Home POLITICS Democratic sustenance and inclusiveness in Nigeria

Democratic sustenance and inclusiveness in Nigeria

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With Nigeria’s tortuous democratic transition to the Fourth Republic on May 29, 1999 hopes were high once again about the possibility of the political elites sustaining and consolidating the nascent democracy by promoting democratic values. But alas! The reverse is the case.

One major missing link is the inability of the system to promote and enhance inclusiveness via inclusive electoral processes. This is no doubt a big minus for the polity.

Going by the view of Aristotle, the father of politics, “…from these fundamental principles, and in particular the principles of ruling and being ruled, are derived the following features of democracy: (1) elections: all citizens eligible for all offices…”

The above quotation from Aristotle epitomises the imperative of elections and citizen participation cum involvement in both sustenance and consolidation of democracy in all climes and regions of the world. However, a kind of caveat should be added, that there is a glaring distinction between electoral democracy and electoral authoritarianism builds upon the common affirmation that democracy requires elections, but not just any kind of elections.

The idea of democratic self-government is incompatible with electoral farces. In the common phrasing, elections must be ‘free and fair in order to pass as democratic. Under electoral democracy, contests comply with minimal democratic norms; under electoral authoritarianism, they do not.

In an electoral democracy, which is the aspiration of Nigerians, a free and fair election is indeed a sine qua non. But where a large chunk of the citizenry is systematically excluded from participation one major canon of democracy is missing.

It must be emphasised that elections do not only serve the purpose of peacefully changing government, but it also enhances and confers political legitimacy on the government. Not only that a democratic election is a process of involving citizens in political decision-making.

Put differently, elections are an instrumentality through which people choose their leaders and keep them accountable. Be that as it may, where an electoral system lacks inclusiveness by outrightly marginalising a large chunk of the society the canon of democracy in terms of free and fair election becomes questionable.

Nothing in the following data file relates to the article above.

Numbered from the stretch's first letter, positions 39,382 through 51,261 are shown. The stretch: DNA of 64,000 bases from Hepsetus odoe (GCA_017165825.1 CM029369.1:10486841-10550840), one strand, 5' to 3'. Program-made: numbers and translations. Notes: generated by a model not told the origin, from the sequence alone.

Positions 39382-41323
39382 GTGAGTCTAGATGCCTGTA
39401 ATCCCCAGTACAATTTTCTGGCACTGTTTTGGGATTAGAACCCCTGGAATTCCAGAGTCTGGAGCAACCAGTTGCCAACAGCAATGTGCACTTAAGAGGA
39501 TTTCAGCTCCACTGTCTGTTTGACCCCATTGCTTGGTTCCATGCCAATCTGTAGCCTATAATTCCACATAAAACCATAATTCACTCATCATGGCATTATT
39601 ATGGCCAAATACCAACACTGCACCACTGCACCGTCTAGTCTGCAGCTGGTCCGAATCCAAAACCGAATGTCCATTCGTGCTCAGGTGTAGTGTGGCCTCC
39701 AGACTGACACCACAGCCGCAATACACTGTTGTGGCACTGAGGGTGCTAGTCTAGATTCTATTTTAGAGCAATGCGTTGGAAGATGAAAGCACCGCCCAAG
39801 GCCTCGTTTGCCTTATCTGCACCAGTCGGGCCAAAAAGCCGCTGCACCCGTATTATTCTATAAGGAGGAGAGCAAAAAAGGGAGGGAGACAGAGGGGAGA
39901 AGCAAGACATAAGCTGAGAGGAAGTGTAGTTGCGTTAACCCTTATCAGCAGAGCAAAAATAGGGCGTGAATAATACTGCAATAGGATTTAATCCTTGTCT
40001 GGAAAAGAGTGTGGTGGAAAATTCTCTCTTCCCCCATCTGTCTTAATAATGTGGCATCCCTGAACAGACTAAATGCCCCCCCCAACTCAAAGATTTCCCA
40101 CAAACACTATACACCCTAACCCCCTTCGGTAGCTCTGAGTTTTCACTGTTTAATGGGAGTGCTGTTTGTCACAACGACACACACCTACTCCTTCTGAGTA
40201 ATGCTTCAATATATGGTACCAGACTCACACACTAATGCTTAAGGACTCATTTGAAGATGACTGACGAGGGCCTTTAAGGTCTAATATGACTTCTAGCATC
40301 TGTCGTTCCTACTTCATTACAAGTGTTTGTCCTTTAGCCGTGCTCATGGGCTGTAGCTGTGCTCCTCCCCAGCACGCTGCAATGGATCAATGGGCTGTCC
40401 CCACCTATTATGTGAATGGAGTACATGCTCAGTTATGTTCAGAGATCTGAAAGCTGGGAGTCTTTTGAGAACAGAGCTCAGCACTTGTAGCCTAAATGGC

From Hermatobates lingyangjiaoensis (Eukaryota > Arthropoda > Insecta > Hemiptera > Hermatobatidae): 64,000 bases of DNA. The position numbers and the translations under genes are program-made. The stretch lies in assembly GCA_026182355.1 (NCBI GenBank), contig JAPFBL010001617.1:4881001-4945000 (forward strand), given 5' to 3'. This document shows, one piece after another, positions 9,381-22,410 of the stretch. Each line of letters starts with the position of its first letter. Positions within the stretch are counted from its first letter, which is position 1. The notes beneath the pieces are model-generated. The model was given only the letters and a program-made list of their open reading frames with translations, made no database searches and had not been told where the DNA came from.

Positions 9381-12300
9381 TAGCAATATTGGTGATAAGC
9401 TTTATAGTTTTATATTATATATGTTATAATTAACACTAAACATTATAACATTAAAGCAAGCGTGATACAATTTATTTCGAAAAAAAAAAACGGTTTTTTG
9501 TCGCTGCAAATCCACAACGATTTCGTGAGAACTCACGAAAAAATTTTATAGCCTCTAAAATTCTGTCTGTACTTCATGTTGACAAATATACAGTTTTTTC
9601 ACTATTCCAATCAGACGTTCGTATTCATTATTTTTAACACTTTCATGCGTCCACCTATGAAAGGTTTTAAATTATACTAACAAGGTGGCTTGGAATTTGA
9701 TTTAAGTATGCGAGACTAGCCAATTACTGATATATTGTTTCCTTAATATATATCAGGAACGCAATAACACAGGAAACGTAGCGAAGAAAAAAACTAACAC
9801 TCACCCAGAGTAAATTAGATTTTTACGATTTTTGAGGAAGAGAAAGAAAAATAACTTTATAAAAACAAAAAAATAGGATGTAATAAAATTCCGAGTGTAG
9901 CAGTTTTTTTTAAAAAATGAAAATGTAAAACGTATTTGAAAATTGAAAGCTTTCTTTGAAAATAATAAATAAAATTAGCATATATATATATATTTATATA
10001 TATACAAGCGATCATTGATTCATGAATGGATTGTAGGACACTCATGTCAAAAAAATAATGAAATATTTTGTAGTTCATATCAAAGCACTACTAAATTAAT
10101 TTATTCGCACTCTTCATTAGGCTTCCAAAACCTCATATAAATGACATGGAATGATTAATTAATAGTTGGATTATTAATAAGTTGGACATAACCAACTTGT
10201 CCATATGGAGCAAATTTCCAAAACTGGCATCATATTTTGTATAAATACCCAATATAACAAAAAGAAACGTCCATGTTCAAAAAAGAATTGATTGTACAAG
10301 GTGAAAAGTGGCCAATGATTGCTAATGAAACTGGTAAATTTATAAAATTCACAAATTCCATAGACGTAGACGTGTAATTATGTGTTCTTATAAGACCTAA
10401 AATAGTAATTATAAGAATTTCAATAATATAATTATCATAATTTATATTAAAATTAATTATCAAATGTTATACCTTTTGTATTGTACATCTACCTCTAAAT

The snag, however in Nigeria and indeed several other African countries is that elections are far from being free and fair. One of the palpable factors, which are the focus of this piece is indeed the ‘criminal’ neglect of Persons with Disabilities (PWDs).

As of 2020, with a projected population size of about 200 million, there are reportedly over 27 million Nigerians living with some form of disability. The five most common types of disabilities in Nigeria are, in descending order, visual impairment, hearing impairment, physical impairment, and communication impairment. Thus, where a large chunk of the population is so excluded from the electoral processes, elections cannot be adjudged free and fair.

It should be emphasised that The National Policy on Disability in Nigeria (2017) which is well known as the discrimination against persons with disabilities (PWDs) (Prohibition) Act 2018, the law prohibits the basis of disability and imposes sanctions, including fines and prison sentences on those who contravene it. One cannot but bemoan the wide gap between intent and actual practices in the country.

On a comparative basis, a study in the United States of America shows people with disabilities are less likely to vote despite the country being a developed democracy in all ramifications. If it is so in the US with current data, one can imagine the parlous state of the electoral system in Nigeria.

In the US, people with disabilities are about 20 percentage points less likely than those without disabilities to vote, and 10 points less likely to be registered to vote, say researchers who conducted a national random-household telephone survey of 1,240 Americans of voting age after the November 1998 elections.

The lower voter turnout “is not explained by their perceptions of the political system or their perceived ability to participate,” say researchers Kay Schriner of the University of Arkansas and Douglas Kruse of Rutgers University, who conducted the survey.

People with disabilities are more likely than those without disabilities to have encountered or expect, difficulties in voting at a polling place.

Of those voting in the past ten years, 8 per cent of people with disabilities encountered such problems compared to less than 2 per cent of people without disabilities.

Among those not voting within the past ten years, 27 per cent of people with disabilities would expect such problems compared to 4 per cent of people without disabilities.

If people with disabilities voted at the same rate as those without disabilities, there would have been 4.6 million additional voters in 1998, raising the overall turnout rate by 2.5 percentage points. Political parties were less likely to contact people with disabilities in the 1998 campaigns, the survey found.